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Liability Exposure in Mexico

In most Mexican States, liability exposure in Mexico is much less significant than in the U.S. and Canada. In general, your liability for damages and injuries done to other parties is much more limited in Mexico, than it is in Canada.

Types of Damage

Liability Exposure in Mexico In the event of an automobile accident, liability is broken down into two components: First, actual damages are based on the actual value of the other party's automobile, property, medical expenses, and/or loss of wages. Second, "moral damages" are roughly equivalent to the US concept of pain and suffering and which in most Mexican states is limited to a fraction (often a third) of the actual damages. Recently, some states have adopted a new precedent which allows a judge to set damages at his/her discretion, based on the surrounding facts of the case, and therefore for all practical purposes removes set limits on moral damages.

Difference Between Civil and Criminal Liability

Liability cases in Mexico may be tried under civil or criminal law. Criminal liability differs from civil liability in that damages in a criminal case may not be subject to the limits that exist in civil liability cases. Also, in a criminal case, an accident victim does not have to hire a lawyer to seek damages, the lawyer is appointed by the public prosecutor. For both of these reasons, it is preferable to seek damages as a criminal case rather than a civil case.

How Much May You Be Liable For in A Civil Case?

While in some Mexican states (such as the D.F. and Chihuahua) liability law is growing closer in severity to that of the US, most states, are still very lenient in terms of liability exposure. In an accident that occurs in which you are at fault and there is a fatality involved, the damages you may be liable for are:
Damage to the other party's vehicle, most likely limited to actual cash value of the vehicle at the time of the accident.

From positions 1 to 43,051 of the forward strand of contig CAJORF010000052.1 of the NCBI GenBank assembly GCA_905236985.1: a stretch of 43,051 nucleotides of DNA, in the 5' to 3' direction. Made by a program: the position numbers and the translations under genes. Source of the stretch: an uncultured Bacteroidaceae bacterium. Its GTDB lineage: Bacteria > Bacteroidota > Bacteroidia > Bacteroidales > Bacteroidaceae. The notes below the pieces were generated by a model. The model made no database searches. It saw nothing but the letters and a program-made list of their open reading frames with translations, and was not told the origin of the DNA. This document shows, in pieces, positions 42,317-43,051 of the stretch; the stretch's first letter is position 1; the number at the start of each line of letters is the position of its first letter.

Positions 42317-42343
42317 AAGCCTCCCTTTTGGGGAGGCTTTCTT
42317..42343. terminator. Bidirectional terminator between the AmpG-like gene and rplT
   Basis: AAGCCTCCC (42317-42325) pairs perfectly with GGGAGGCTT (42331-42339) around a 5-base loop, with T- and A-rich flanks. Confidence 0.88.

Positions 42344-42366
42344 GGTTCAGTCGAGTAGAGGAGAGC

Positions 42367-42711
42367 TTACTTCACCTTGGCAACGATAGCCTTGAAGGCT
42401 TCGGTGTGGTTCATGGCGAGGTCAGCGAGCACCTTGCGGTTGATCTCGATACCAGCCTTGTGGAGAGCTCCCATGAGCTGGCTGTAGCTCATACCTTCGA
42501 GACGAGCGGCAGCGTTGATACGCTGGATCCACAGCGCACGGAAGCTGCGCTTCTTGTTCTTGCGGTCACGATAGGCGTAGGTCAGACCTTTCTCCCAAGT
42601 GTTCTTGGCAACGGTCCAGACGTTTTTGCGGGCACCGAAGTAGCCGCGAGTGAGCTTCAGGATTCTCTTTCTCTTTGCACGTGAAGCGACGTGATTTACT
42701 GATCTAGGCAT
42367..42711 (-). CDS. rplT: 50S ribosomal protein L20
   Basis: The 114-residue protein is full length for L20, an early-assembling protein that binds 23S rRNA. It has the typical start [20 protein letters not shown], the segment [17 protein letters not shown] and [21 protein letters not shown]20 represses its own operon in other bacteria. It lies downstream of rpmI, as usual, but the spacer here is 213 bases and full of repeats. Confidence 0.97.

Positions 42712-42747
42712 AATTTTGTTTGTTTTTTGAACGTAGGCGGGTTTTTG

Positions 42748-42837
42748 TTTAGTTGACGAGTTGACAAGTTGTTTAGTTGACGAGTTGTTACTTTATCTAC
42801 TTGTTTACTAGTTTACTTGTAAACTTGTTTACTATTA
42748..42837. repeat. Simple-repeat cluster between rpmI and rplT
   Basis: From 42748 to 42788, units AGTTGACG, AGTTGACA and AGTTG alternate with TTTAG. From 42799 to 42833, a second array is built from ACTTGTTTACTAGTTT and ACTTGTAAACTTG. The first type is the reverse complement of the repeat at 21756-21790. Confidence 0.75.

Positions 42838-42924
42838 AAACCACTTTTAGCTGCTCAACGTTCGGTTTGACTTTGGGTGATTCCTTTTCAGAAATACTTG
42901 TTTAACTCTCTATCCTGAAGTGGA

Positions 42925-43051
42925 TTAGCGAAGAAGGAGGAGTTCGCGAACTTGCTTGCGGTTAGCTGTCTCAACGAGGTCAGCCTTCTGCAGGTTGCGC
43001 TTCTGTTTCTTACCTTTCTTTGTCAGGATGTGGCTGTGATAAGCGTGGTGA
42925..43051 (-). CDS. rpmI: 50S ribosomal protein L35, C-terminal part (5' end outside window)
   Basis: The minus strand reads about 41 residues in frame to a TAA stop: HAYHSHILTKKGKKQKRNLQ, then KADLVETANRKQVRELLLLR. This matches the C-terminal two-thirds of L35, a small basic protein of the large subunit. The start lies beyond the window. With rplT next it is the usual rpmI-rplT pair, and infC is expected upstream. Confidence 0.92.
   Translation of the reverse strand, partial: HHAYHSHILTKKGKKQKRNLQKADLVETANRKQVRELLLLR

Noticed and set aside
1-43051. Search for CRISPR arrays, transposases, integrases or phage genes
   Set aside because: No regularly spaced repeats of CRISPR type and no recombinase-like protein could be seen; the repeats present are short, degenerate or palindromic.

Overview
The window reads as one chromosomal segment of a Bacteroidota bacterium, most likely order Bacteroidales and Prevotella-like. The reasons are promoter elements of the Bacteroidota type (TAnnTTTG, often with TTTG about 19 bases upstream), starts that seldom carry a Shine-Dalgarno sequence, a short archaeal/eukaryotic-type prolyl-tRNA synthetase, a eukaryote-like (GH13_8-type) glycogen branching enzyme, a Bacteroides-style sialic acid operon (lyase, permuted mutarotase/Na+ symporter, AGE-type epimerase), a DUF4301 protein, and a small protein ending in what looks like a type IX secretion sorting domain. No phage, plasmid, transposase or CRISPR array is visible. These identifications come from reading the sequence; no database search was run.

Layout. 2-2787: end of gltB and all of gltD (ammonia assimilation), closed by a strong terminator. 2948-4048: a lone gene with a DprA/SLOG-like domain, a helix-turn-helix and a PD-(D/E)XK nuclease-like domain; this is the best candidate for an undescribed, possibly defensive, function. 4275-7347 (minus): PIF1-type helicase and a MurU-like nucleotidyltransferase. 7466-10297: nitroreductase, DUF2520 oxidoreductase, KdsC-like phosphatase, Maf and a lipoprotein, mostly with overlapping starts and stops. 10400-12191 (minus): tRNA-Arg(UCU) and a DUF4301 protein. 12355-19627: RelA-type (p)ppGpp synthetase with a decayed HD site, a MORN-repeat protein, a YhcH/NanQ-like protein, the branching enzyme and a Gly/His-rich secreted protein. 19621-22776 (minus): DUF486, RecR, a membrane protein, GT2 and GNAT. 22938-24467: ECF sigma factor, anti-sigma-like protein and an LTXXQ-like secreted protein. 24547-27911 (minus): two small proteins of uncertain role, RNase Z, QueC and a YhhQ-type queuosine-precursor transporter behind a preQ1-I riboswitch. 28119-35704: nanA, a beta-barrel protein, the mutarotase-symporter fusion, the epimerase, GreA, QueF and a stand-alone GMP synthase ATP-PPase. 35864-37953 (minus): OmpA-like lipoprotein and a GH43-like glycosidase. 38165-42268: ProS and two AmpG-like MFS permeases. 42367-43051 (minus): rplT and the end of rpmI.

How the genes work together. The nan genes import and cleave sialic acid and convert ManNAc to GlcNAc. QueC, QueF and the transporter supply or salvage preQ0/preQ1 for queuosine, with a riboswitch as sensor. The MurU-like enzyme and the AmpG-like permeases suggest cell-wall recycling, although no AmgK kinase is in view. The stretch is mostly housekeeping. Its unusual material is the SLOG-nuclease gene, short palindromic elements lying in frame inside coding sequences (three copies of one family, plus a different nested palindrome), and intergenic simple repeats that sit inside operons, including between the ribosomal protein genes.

• Damage to any other property, such as other vehicles.
  • Medical Expenses (including hospitalization, medication, ambulance etc.), these are most likely much less expensive than in the USA.
  • Funeral Expenses
  • Economic Damages for wrongful death, these are basically based on the Canadian notion of loss of wage, and are based on the minimum daily wage ($3.50) over 2 years (730 days) times some multiplier (2 - 4). In Baja, this would be: $3.50 X 730 X 2= $5,110.
  • Moral Damages which are no greater than 1/3 of the total physical, medical, and economic damages.

While the limits of liability are much less in Mexico than in Canada, this is changing. The trend is towards more discretionary limits imposed on a case-by-case basis. In terms of insurance coverage, even though the costs for potential liability may be less in Mexico than what we are accustomed to in the US, it is still very important to have adequate coverage. In general, $100,000 liability Combined Single Limit (CSL) should be adequate, but there is always the potential that damages could be greater, and that you would be responsible for what the insurance doesn't cover.

Disclaimer - The following information is provided as a general and informative background to Mexico, and should not be considered legal advice or your sole source of infromation. Mexbound.com assumes no liability for any reliance on information provided. Laws and policies change, wherever possible you are encouraged to seek Legal counsel for up to date information. No attorney or client relationship is intended or created by this information.

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